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Since the overthrow of President Mohamed Morsi by the army in early July, there has been an increasing hostility towards journalists. According to Reporters Without Borders, an international non-profit organisation that promotes the freedom of information and press, at least 80 journalists have been arrested and five killed since the military coup.

The Egyptian interim government has also shut down several television stations, and raided offices of Al-Jazeera’s Egyptian TV channel, Al-Jazeera Mubasher Misr. The security forces accuse Al Jazeera, a Qatar based broadcaster, of operating without a legal basis, misinformation and fabrication of stories. The news organisation denies all charges.

According to former Research Director at Chatham House, Rosemary Hollis, “Al Jazeera is identified as the mouthpiece of its owner the Qatari government and the Qatari government was a big supporter of President Morsi (and the Muslim Brotherhood).”

But Manager Communication and International Relations at Al Jazeera Network, Ghassan Abussein, responded: “Al Jazeera is not biased, we are just showing both sides of the story. Our job is to broadcast all shades of opinion. He explained that it is not just Al Jazeera or local journalists that suffer. “Any media that supports the freedom of speech or shows what is really going on on the ground, is affected.”

The Egyptian ambassador accepted the letter offered by the protestors but refused to comment.

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Contemporary art no longer exclusive to the rich

For the first time, two of Britain’s largest contemporary art fairs are being held in London at the same time. Frieze week, aimed typically at rich people, and The Other Art Fair, aimed at a broader audience.


Contemporary art is becoming increasingly popular in London’s cultural scene. This weekend over 60.000 visitors attended Frieze week, the busiest and biggest international contemporary art festival of the year. Although the art festival is well attended, it is often portrayed as being part of a multi billion pound international market, which is driven by an exclusive global elite. The average price of an artwork at Frieze is no less than £20,000, which is more than a decent car. Buying is thus only for the seriously rich.

But as the art of the moment becomes more dominant, the audience is growing. Many alternative fairs open their doors during London Art’s Week and attempt to feature art that is more accessible for the general public.

One of the major satellite events of London’s Art Week is The Other Art Fair, which is the UK’s largest artist-led fair, attracting thousands of art buyers, collectors, journalists and galleries from across London. It is the first time the fair coincided with Frieze week.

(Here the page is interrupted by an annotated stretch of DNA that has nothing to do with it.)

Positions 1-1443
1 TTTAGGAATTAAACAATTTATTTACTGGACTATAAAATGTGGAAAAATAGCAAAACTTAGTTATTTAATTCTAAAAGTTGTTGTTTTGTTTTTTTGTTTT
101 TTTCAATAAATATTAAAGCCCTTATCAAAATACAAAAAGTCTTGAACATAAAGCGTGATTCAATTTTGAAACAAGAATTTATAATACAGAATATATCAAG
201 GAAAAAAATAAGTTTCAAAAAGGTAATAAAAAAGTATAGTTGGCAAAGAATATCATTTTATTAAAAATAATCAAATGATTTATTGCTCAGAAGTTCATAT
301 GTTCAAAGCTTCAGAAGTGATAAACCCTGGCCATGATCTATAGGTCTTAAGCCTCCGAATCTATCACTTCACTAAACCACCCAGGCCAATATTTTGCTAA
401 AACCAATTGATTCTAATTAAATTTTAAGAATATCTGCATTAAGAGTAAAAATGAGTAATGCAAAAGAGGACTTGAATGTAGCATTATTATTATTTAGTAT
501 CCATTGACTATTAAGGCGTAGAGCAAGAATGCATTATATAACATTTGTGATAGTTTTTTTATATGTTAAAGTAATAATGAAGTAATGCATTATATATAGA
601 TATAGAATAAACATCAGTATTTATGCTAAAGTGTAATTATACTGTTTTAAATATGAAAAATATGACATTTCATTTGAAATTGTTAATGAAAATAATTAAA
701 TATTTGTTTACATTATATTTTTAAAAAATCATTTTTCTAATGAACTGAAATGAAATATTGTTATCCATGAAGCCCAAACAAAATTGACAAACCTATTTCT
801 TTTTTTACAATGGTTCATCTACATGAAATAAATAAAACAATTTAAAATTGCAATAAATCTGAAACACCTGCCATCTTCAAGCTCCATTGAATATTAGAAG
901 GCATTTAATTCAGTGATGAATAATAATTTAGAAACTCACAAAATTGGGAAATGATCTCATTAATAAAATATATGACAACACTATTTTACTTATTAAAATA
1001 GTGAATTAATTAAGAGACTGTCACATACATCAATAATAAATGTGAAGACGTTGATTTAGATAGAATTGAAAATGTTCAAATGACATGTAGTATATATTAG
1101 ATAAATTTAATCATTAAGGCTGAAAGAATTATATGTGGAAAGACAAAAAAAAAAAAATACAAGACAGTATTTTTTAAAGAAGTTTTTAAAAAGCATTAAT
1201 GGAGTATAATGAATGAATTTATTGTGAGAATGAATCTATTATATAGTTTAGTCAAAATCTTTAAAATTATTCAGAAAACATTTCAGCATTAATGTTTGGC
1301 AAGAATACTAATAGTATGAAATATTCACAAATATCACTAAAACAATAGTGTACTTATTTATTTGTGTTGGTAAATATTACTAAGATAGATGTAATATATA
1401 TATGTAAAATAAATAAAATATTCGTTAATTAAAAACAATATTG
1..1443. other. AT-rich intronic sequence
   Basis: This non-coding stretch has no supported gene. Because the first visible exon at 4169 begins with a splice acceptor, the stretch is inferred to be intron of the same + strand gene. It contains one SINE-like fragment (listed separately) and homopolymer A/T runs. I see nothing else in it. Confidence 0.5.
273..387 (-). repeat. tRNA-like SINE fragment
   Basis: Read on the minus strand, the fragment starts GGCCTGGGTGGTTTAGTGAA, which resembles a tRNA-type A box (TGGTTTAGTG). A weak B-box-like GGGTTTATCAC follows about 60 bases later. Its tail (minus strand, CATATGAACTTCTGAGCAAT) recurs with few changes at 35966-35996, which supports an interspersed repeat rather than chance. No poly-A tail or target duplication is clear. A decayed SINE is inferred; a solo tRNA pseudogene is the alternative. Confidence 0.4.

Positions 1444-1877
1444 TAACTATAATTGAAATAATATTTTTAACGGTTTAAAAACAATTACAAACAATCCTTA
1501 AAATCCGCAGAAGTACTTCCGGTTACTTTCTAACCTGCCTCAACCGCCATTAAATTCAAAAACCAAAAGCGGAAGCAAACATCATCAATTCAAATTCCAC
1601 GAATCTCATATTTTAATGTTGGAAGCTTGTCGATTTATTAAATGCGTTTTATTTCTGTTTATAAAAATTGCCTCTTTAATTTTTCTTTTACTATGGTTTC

The fifth edition of The Other Art Fair has not only changed its date but also moved to the prime location of the Old Truman Brewery in East London, a location recognised as the starting point for many artists. They share the venue with Moniker Art Fair, which has its roots in urban culture. All these developments have signified a new era for The Other Art Fair and support its position as the most prominent alternative fair of this year’s art week.

Founder and Fair Director Ryan Stanier, told me: “I tried to create a platform for unrepresented artists to meet galleries and at the same time give artists the opportunity to showcase their work directly to the public”.

Stanier notes that the fair is meant to complement rather than compete with Frieze: “I hope visitors, after enjoying the traditional, blue-chip art fairs, come to The Other Art Fair where they can actually buy a piece of art. Perhaps even from an artist who will be showcased at the very same traditional art fairs in the future.”

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Contemporary art specialist at Christies, Koji Inoue, welcomes the satellite events: “I think it’s wonderful that there are more opportunities for collecting contemporary especially at affordable prices. Anything that engages the public to look, learn and dialog is a positive force for all art objects at any price!”

As contemporary art is growing, many more alternative fairs, such as Strata, Multiplied, Affordable Art Fair, Parallax and Sluice will open their doors in the coming weeks.